From education to employment

Local growth: realising every place’s potential

The White Paper on local economic growth contains a welcome commitment to increasing the skills base but misses opportunities to integrate skills development into local economic planning and development. At the same time, there is potential for colleges and other providers to take the initiative to create partnerships and programme innovation.

The paper stresses the Coalition government’s intent to give local communities and businesses have more control over local economic development and employment opportunities. Local Enterprise Partnerships will manage economic growth and promote skills development following the abolition of the Regional Development Agencies and the £1.4 billion Regional Growth Fund opened today by Nick Clegg aims to stimulate private sector investment to replace jobs lost in the public sector cuts.

Local Enterprise Partnerships of private sector employers and local authorities are to provide vision and strategic leadership for sustainable private sector growth and job creation. Evidence from bodies such as the UK Commission for Employment and Skills demonstrates that skills are an intrinsic aspect of economic suggests that skills development is essential to economic recovery1 yet the LEPs’ role in skills development is very loosely framed – as is the role of providers. They are encouraged, but not required, to work with networks of local learning providers to agree skills priorities. What will happen where providers do not establish networks, where provider networks do not easily align with LEP boundaries or the LEPs do not prioritise skills? It is important that this potential gap between economic renewal bids/developments and skills and learning is not allowed to open up.

The Skills funding Agency will be responsible for all skills funding. Whilst a single funding pot makes sense the mechanism by which the SFA will ensure that skills planning is integral to economic strategic planning is unclear.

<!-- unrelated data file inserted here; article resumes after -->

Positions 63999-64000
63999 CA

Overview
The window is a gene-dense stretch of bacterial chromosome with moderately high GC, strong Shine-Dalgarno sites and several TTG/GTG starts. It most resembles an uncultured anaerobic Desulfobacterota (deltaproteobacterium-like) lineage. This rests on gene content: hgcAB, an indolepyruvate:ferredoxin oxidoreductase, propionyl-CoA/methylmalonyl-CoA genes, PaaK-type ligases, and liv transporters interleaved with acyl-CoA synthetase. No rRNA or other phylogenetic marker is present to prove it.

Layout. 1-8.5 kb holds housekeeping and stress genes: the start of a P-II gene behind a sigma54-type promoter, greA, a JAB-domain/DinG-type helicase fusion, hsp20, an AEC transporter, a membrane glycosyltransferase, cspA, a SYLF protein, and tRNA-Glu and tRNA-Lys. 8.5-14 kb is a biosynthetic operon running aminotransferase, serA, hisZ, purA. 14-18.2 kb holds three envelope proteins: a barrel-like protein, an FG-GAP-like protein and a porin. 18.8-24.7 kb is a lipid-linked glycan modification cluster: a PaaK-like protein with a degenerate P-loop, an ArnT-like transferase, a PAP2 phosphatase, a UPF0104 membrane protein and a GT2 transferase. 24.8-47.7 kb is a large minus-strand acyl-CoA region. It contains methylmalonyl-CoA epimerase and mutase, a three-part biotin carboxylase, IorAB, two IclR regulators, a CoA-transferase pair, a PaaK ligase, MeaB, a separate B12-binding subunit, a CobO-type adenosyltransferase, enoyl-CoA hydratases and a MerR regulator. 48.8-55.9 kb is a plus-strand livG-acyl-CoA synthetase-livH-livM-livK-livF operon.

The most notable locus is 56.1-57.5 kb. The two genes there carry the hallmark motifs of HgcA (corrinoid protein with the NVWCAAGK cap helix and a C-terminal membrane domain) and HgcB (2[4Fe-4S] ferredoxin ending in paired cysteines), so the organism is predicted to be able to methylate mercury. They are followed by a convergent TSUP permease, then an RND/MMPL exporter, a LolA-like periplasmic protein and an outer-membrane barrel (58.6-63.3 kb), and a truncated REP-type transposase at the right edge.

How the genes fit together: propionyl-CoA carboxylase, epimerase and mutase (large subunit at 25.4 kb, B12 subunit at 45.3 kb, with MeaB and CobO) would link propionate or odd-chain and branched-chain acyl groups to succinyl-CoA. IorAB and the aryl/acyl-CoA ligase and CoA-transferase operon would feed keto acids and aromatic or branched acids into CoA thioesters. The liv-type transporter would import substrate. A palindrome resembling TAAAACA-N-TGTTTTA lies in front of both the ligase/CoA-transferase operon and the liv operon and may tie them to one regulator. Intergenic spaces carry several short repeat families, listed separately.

The LEPs are to work with local employers, jobcentreplus and learning providers to help local people into jobs. This offers a focus for improving the ways in which different agencies work together and to address the weaknesses in the current system. The interim report of the UK Commission on Employment and Skills review of integrated employment and skills found that delivery partners do not work together towards a common goal for customers, often because organisational goals and targets do not align.

The White Paper states a commitment to local decision making. There is a huge stress on passing power to communities to decide on such matters as neighbourhood plans, planning consultations and renewable energy developments. This positive development could be undermined by the lack of recognition that there will be huge differentials in the readiness of communities to undertake this activity as well as in the skills of individuals to take up the challenge. There is great potential here for colleges and other learning providers to work with their local communities to develop their capabilities for active citizenship through local decision making.

The Regional Growth Fund has been opened for proposals that stimulate private sectors growth and employment. The objective of supporting communities that are particularly affected by the cuts in public sector spending is particularly welcome. There is a correlation between skills development, employment and economic growth, and differences in skills profiles need to be addressed to avoid perpetuation of disparities in skills levels and economic performance. Not requiring proposals to demonstrate how they will contribute to skills development risks separating skills from economic regeneration. However, colleges could take the opportunity to work with private sector partners to advocate for and contribute skills elements to bids so that outcomes ensure that public and private partnerships train and address identified skills gaps and provide opportunities for local young people and unemployed adults to have priority in being contracted for these programmes.